The Marcus and Apex hotels would be within 1,200 feet of Monona Terrace, but neither delivers the recommended rooms. In April, Marcus proposed a 275-room hotel across the street from the Hilton, which would require relocating city offices from the Municipal Building and substantial public assistance. Marcus officials haven't provided financial details and could not be reached for comment on this story.
"They're still in the game," Cieslewicz said, adding that the Apex proposal gives the city leverage in talks with Marcus and that he intends to soon meet with Marcus officials.
Apex chairman Bruce Bosben said his hotel is more "viable" than Marcus' and needs no public subsidy unless the city wants a pedestrian bridge to Monona Terrace or the lake.
Apex, Bosben said, can cut the number of hotel rooms and still move forward with a project.
The Edgewater, on the shores of Lake Mendota near UW-Madison, and the Fiore hotel site, on Mifflin Street near the Overture Center, wouldn't directly serve Monona Terrace.
Hammes president Bob Dunn said his research shows a new Edgewater, with a unique site and market niche, would be viable if no other hotels are built, or if all of them are.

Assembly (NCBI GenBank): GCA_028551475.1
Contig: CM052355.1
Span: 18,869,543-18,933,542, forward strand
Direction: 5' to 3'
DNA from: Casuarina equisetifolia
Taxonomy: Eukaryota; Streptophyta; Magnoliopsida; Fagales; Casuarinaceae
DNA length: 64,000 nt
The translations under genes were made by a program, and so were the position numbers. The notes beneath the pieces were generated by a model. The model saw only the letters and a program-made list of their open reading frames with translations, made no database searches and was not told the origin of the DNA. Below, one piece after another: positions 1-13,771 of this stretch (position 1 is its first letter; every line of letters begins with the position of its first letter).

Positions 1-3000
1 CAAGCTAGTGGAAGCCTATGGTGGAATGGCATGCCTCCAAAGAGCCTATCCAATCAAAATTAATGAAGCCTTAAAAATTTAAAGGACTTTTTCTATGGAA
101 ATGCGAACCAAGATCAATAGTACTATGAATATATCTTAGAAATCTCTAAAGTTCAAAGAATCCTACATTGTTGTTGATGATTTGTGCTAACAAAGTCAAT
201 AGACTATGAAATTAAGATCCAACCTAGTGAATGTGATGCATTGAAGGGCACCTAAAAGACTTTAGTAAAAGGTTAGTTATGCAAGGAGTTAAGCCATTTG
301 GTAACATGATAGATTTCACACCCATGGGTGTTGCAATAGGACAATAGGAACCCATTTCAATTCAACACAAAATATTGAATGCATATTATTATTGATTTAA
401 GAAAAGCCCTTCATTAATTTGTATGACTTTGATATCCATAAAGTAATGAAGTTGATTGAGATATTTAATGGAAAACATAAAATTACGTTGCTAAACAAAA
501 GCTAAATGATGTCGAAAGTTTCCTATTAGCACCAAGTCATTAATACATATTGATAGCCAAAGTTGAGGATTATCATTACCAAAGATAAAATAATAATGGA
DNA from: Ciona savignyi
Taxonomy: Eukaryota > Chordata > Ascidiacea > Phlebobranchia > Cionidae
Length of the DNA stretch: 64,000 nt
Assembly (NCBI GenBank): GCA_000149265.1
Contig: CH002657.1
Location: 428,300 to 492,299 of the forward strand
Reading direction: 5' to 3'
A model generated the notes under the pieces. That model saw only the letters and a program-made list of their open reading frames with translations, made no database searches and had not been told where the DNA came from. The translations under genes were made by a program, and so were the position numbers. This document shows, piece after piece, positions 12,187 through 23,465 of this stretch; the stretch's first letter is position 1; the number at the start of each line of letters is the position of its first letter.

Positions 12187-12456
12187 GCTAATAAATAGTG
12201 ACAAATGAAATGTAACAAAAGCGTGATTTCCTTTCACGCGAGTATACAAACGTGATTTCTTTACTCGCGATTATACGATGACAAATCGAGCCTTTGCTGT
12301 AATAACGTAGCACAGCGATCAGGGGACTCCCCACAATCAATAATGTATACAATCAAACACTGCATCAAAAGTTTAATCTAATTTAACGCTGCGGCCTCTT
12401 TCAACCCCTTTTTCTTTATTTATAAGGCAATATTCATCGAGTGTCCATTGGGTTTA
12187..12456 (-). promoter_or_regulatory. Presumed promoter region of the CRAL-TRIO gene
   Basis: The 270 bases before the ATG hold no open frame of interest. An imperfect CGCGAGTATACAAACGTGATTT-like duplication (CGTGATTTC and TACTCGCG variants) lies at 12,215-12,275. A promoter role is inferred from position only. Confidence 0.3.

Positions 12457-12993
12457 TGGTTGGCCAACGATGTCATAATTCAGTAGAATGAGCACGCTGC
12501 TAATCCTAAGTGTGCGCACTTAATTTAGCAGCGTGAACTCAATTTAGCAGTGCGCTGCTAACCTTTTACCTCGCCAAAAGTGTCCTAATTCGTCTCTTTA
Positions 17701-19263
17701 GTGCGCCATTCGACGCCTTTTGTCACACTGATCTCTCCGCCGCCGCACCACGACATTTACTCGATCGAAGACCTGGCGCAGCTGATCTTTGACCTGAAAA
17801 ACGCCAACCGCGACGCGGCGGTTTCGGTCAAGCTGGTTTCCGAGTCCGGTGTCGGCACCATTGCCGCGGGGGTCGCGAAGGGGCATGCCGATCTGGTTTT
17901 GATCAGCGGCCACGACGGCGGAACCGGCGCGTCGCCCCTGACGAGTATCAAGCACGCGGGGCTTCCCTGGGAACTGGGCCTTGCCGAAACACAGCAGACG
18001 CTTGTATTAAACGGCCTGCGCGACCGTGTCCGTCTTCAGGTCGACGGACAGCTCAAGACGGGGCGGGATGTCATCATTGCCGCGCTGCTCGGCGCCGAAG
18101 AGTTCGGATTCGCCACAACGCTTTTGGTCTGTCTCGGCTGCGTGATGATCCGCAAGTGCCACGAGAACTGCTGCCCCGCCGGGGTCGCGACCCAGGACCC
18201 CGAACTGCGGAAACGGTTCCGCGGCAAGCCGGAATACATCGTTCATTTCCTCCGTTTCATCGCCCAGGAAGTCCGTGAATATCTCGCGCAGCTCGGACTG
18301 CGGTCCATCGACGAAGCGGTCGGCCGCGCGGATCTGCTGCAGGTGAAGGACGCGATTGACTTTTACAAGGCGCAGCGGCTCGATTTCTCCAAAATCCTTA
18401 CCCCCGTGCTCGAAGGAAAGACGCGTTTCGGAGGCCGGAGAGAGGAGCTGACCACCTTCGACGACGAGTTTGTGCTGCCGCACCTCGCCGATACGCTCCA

Fiore's hotel, likely the last built because the library must be done first, could be downsized, Fiore senior vice president Lee Ferderer said.
"We have a great piece of real estate," he said, adding that the site can support 125 to 150 rooms regardless of what happens with the other hotel projects.
Cieslewicz said he'll ask Hunden for more analysis.
City officials are scrutinizing how the proposals may affect Fiore's project.
Fiore's library proposal is "totally connected" to what happens in its Phase II, said Ald. Marsha Rummel, 5th District, a member of a committee that studied proposals for a new library.
Fiore said library costs will drop if the city uses federal tax credits and bonds, and that the city will get $228,000 in property taxes and $798,000 in room taxes a year from Phase II.
But Cieslewicz said, "I'm not at all convinced they'll be able to build a hotel there. It's not as good a site as the others. And it's likely to be at the back of the line.
"I want to do the Fiore project," he said. "I'm just not sure whether or not I can."
Some wonder if so many rooms can be built Downtown in a sour economy. Outside Downtown, four hotels are opening this year, but four others have stalled for financial reasons.
And although none of the Downtown developers has made a request for tax incremental financing (TIF) assistance yet, a fight is already brewing.
"It's hard to compete against a brand new product if there's been a significant amount of city financing," Zanoni said, noting hoteliers already are hurt by the recession.
TIF requests, Bruer added, are coming "at the worst possible time" as the city braces for a tight budget and tries to focus on basic services and neighborhoods.
Cieslewicz said, "We need to think about the long-term interests of the city -- jobs, urban vibrancy, and the collateral development that will happen."